The approach they take to practice is a fairly simple yet effective one; during their first ever scrim on a specific map or against a specific team, they play out the match and see how it goes. ‘Starch’ and ‘Talen’ look at things like grenade usage, strats, teamwork and positioning and they try to adjust the things that don’t work and keep the things that do. To the calm and collective captain, it is a “trial and error process”. “We aren’t afraid of losing in scrims” he said firmly. “We know that it is part of the learning process. In fact we focus more on the games we lost when it comes to demo reviews”. The two IGLers watch the games where they felt like the opponent had “outplayed” them “mentally”. In this way, it becomes easier to fix their weaknesses but also exploit the weaknesses of their scrim partners.
‘Talen’ has repeatedly emphasized the importance of teamplay and synergy among the Tigers of Rochester. Their T-side relies heavily on moving as one unit and setting each other up for entries and site takeover. CT-Side also involves a lot of coordination but with a little less “calling” and a little more fragging. “Our mentality [on CT-side] is that somebody has to get two kills and the only way to have them do that is to set them up so when ‘Kairii’ or ‘Beef’ (‘Beefoak’) want to make an aggressive play somewhere to grab those kills we support them”.
While it might seem like the Tigers are super-tryhard, they actually have a lot of fun playing official matches and scrimming opponents. They believe in hard-work and dedication, yet if you were to have a listen to their comms you would think they were, in ‘Talen’s words, “a bunch of goofballs”. They make jokes all the time, they make fun of each other as well all in the good-natured spirit of Counter-Strike. “We rip on each other all the time for fun, but we also try not to cross lines” Talen chuckled. “...that’s happened a bunch so far but we always acknowledge it and never cross that line again”.
Mentality is a huge deal in a match of CS:GO, as my interviewee described to me, and Rochester treat every official game “like they were the underdogs of the matchup”. When the team was under a lot of pressure or just not feeling it, it was up to the leaders of RIT to pick the team up and restore confidence. “I just try to pep talk them. I say: Hey, guys, we are better than this. We can win this if we play together”. One such scenario occurred during the University of Maryland (5-2) battle on Cobblestone. “We were all pissed after the first half… I had to remind everyone that we can win if we play together and set each other up for success”. Through resetting their mindset during times of frustration, RIT managed to defeat UMD and keep their perfect match streak going.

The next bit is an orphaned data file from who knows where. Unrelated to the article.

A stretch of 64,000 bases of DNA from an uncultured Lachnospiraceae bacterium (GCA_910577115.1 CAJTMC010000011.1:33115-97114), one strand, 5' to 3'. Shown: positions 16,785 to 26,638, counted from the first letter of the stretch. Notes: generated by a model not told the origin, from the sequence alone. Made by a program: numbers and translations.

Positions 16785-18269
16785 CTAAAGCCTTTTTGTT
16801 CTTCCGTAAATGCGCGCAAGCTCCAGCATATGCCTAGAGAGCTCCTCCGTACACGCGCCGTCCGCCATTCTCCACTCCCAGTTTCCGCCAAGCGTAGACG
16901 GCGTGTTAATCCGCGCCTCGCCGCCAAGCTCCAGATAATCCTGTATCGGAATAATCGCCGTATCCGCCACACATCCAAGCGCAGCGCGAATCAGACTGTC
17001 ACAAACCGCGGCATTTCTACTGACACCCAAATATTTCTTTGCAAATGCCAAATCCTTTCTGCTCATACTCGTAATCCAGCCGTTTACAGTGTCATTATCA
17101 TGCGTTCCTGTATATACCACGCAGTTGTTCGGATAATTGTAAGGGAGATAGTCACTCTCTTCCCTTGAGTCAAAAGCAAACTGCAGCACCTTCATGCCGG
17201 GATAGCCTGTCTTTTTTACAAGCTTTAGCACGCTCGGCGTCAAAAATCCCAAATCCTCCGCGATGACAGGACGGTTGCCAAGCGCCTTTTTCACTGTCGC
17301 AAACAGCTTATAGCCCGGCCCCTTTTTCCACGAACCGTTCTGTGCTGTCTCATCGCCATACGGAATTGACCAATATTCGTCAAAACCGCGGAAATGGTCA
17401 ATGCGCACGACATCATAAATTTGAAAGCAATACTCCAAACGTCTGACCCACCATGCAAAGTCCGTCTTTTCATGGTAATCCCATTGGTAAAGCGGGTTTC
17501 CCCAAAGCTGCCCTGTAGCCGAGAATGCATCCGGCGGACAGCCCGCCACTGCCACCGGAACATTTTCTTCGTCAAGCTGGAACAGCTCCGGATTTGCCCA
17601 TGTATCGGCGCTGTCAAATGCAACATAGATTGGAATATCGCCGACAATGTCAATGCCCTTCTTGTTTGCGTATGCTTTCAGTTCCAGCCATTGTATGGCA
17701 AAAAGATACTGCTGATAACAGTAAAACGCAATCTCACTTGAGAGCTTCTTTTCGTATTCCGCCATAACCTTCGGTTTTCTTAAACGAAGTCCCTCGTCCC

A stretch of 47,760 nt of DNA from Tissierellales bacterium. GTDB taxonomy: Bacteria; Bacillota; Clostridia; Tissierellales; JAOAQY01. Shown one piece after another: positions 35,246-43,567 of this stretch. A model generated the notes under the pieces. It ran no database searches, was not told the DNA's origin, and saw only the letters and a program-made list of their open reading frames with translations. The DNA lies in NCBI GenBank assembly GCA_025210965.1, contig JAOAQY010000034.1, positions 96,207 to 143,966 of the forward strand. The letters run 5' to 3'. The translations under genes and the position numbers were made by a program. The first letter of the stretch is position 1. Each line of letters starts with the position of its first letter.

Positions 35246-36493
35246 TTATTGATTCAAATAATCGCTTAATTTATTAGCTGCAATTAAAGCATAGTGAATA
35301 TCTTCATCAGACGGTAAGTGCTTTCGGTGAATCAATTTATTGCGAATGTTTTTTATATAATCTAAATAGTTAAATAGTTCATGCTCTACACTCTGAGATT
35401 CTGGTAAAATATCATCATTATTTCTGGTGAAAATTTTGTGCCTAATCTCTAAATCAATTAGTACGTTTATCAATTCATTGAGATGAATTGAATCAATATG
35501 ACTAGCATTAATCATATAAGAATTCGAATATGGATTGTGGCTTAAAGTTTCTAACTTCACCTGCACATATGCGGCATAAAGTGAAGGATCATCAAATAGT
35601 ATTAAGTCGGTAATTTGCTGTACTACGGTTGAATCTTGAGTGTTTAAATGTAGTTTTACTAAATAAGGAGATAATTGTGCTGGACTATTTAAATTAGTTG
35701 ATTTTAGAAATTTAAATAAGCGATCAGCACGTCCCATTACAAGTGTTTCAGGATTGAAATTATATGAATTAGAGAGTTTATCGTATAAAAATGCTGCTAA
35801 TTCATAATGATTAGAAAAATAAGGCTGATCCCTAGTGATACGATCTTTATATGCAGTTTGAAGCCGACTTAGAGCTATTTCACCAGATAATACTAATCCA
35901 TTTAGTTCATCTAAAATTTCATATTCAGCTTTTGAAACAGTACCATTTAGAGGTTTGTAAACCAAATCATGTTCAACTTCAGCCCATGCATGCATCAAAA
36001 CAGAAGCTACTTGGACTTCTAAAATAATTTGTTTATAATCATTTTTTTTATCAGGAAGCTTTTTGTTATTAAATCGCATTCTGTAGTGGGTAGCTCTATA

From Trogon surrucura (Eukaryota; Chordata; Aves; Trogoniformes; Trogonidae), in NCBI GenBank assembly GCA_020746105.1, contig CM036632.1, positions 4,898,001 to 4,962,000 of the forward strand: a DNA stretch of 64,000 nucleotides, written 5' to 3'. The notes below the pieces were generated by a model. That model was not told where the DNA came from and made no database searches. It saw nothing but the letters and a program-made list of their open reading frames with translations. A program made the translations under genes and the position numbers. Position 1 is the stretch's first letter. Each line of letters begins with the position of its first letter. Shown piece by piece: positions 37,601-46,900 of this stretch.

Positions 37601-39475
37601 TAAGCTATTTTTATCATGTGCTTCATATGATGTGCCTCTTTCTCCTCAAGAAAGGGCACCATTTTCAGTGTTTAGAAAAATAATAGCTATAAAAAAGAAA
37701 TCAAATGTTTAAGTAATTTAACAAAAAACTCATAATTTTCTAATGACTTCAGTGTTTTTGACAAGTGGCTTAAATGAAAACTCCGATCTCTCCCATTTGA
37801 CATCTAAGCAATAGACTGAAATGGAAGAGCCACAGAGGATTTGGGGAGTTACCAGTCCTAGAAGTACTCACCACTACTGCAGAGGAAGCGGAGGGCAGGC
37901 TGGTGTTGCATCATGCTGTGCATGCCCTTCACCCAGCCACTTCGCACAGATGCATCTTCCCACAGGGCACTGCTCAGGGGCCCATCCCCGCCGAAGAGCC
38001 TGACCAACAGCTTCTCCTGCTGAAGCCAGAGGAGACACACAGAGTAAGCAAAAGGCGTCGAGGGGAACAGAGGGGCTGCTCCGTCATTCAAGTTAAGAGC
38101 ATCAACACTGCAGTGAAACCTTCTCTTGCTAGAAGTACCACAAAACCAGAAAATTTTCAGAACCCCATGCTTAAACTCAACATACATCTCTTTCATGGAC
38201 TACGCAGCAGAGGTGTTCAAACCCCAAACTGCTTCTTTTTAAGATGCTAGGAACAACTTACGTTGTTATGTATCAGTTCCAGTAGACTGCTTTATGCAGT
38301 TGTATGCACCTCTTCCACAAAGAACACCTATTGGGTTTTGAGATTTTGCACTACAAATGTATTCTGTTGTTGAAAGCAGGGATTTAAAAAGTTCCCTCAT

RIT are a band of brothers more than anything. They are group of friends that continually meet each other on campus, hang out, make jokes and chill. When they aren’t training or headshotting noobs in ESEA pugs, they are watching E-League together at ‘Buffalo Wild Wings’ or they are seeking comfort food late at night after a gym session. “We go get food with each other, and we make jokes. This has helped us bond both in and out of the game. I feel like a lot of teams with larger rosters [like] 12 players miss out on something like that”.
‘Talen’ and his CS comrades won’t accept second place this season. Not only that, they strive to accomplish something even greater: the “legitimization” of CS:GO on the RIT campus. They want their classmates to recognise their hard work and their efforts. They want to be cheered on and encouraged to go far but they also want to show everyone that CS:GO, and eSports as a whole, is a legit thing. “We want to work towards the same recognition level of sports like rugby or hockey, we want people to support us like those other [Rochester] teams” ‘Talen’ exclaimed. “We put in hours and grind just like any other athlete on campus, we eat and sleep in a healthy manner and we show up to practice consistently”.
RIT have maintained a 7-0 record. The team has grinded hours into perfecting their level of teamwork and skill within the game, but the players are also driven towards shining not just as gamers but also as “electronic athletes”. Each one believes in working hard to make their dreams of becoming pro a possibility, and it doesn’t look like any of them are about to back down from that. This is something ‘Talen’, and now I, believe is the future of eSports. One day, college teams like RIT’s Tigers will be recognised not just as “kids sitting in their rooms playing video games”, but as professionals working towards achieving hopes and dreams.